A Welsh Neuroscience Network should be tasked to coordinate strategic capacity building, support integration across University, NHS and Industrial sectors within the region and promote Welsh neuroscience on the global stage. Public involvement and support is critical to the success of technology development, its medical and commercial application and for the total Welsh neuroscience research effort. The Network would provide an interface to inform and involve the public from the very beginning.



Wales needs to ensure that HPC Wales is fully utilised and integrated into the neuroscience research network, and that there are plans for sustainability and development in the long term. It may be necessary to consider grants and scholarships to individuals and organisations to promote the uptake of training. In addition, a professional network to support, develop and promote best practice may act to enhance integration across sectors and research areas. Finally, Sêr Cymru support could be prioritised to recruit a world-leader in neuro computation or genomics.



The capacity to carry out cost-effective high throughput sequencing is going to become vital across University research, NHS health services and commercial development. It is not only essential to develop and maintain this capacity for research and diagnostics, it also offers a clear opportunity to develop an information-based commercial regional export, particularly if this is coupled to the informatics and computing capacity described above.



The ability to differentiate human neurons from stem cells will have a major impact on research, health provision and commercial activity of the future, and research in this area is an emerging strength within Wales. The ultimate success of these high potential medical and life science technologies will require a competitive and supportive environment to maximise research capacity. A key component not present within Wales is a collective stem cell core facility and supply chain. This currently places the region at a competitive disadvantage to other global leaders.



A vital component of basic and preclinical research in University and commercial sectors is the ability to create and study in-vivo systems which model disease states. Recent technology advances have revolutionised our ability to create genetic models. These new approaches will reduce time and cost, whilst increasing sophistication in the types of models. Currently, there is no academic or commercial transgenic provision within Wales, or even the UK, and researchers currently import them from overseas. There is a growing need, and major opportunity, for generation and supply of these new in-vivo models within Wales.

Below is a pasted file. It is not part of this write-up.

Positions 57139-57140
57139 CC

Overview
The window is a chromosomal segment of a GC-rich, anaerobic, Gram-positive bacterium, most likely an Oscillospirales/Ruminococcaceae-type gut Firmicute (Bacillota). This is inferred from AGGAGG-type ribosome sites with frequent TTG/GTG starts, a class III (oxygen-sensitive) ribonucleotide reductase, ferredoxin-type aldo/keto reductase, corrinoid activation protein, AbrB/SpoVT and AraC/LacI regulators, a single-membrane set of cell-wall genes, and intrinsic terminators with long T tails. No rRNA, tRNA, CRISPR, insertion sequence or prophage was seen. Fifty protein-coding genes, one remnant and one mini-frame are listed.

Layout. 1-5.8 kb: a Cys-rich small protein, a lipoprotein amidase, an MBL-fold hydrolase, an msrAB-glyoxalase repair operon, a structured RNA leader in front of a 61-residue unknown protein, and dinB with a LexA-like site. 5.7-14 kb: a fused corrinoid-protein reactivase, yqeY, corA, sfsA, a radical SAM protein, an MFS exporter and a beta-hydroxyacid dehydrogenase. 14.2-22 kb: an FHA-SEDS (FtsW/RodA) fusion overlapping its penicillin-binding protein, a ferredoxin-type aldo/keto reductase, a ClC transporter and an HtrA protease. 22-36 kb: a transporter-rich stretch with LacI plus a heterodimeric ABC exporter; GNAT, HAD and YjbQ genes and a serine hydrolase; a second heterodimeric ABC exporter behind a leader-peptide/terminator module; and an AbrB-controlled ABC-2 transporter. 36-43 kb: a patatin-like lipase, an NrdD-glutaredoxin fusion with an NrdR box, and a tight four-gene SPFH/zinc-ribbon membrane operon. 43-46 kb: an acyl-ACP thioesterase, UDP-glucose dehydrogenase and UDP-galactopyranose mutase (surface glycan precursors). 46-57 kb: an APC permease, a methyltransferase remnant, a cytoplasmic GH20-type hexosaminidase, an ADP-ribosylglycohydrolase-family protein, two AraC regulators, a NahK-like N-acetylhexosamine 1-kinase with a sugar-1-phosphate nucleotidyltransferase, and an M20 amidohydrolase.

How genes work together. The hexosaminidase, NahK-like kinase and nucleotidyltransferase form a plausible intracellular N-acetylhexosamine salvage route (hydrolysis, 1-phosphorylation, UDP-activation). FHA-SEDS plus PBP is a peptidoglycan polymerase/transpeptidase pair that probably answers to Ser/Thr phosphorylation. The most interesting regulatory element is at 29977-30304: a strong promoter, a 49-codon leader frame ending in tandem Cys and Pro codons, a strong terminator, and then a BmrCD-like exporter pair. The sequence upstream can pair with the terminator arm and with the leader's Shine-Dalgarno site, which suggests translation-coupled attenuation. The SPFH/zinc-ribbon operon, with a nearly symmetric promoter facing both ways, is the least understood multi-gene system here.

The development of educational and training courses can provide and maintain the necessary skills and technical knowledge within the Welsh neuroscience sector to enhance the attractive pull of employment in industry, the NHS and universities. The Group propose the creation of a professional body of neuroscientists in Wales (aligned to the Welsh Neuroscience Network) which would develop a supportive community who would offer career development, including mentorship, and be a voice for all neuroscientists. Working with the Life Science Sector Hub, the professional body could monitor and advise on infrastructural and technical skills that are required for provision and competitiveness in technologies, such as PET and other imaging capabilities, informatics and cell-based therapies.